Here's the best article I have read so far on global land grab, not least because it focuses on the process of grabbing and associated capital investments and industrialization of large scale farming rather than on the nationality of the "grabbers". Franco and Borras deconstruct the code of conduct for large scale international investments in agriculture recommended by international organizations such as the World Bank and IFPRI, and analyze it on the basis of its contribution to social justice. They look at land grabbing as part of the latest market and profit-driven move towards the intensification of transnational investments in agriculture by large capital originating from states or corporations. Unlike most other mediatized and shallow analyses of land grab, this paper does not mention the word "Arab" once.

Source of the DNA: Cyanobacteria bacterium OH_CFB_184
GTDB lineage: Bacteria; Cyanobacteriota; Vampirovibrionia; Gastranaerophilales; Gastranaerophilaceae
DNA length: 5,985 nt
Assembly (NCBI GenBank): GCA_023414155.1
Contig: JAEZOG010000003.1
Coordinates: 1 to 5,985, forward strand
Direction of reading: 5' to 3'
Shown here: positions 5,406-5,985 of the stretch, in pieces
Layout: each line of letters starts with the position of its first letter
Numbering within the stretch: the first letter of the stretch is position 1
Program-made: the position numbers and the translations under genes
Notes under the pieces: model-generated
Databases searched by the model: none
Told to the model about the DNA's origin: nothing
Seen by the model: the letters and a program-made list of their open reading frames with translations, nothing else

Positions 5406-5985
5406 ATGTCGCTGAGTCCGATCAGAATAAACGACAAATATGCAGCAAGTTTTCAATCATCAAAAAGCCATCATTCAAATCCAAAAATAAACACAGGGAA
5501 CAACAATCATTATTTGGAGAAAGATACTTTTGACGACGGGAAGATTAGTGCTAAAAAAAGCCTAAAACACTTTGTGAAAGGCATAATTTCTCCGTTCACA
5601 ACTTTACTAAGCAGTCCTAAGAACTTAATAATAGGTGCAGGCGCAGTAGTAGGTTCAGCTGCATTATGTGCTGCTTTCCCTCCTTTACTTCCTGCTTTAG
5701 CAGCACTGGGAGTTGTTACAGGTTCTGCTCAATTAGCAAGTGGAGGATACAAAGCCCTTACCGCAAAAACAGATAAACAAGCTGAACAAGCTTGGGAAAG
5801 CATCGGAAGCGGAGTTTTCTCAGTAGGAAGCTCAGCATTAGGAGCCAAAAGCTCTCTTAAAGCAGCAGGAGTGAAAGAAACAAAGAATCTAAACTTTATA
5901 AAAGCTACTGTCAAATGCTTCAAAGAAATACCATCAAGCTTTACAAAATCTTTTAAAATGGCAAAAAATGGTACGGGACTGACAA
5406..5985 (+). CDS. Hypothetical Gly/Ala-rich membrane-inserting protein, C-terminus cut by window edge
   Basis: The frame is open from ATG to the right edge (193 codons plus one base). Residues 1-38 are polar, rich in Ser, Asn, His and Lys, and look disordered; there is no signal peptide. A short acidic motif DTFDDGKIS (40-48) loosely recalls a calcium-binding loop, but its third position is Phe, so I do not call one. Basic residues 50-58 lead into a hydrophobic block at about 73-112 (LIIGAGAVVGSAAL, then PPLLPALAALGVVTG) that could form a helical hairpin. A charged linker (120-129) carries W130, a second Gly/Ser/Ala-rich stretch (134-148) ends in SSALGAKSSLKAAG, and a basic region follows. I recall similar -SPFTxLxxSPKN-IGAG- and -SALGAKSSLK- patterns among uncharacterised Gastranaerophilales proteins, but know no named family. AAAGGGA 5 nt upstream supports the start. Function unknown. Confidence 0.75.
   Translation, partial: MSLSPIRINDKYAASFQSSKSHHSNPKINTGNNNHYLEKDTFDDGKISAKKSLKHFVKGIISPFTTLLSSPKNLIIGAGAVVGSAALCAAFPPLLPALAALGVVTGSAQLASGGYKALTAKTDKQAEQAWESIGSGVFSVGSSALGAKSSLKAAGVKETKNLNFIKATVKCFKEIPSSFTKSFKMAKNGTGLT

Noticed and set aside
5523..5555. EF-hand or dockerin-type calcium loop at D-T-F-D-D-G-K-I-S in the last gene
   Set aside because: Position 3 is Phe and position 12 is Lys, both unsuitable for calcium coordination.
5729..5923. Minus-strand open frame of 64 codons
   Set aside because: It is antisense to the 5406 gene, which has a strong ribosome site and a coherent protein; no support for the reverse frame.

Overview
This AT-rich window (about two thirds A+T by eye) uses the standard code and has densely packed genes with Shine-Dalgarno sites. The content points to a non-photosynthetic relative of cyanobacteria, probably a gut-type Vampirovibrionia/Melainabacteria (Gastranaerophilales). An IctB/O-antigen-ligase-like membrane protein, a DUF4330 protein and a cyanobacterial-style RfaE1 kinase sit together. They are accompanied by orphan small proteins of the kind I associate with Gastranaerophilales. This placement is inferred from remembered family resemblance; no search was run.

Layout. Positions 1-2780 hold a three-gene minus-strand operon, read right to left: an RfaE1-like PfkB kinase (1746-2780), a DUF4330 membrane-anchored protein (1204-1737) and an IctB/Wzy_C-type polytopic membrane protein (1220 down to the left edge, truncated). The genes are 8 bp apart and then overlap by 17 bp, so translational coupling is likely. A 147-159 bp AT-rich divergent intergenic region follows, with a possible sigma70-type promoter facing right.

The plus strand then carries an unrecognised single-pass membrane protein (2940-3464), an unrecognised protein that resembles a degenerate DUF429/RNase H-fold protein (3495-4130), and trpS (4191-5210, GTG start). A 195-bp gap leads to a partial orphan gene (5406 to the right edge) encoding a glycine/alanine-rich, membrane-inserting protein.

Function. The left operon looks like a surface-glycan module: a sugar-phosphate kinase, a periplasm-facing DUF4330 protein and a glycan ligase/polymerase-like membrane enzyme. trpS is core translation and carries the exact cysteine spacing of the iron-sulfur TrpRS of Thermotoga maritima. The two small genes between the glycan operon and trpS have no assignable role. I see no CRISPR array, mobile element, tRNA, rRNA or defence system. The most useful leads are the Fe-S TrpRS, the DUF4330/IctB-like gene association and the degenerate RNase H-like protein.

The dominant perception of land-grabbing as a threat is being replaced by a new story line, promoted by, amongst other, the World Bank—that of new land deals as a potential opportunity for rural development. But this supposed win-win formula raises many problems, doubts and concerns.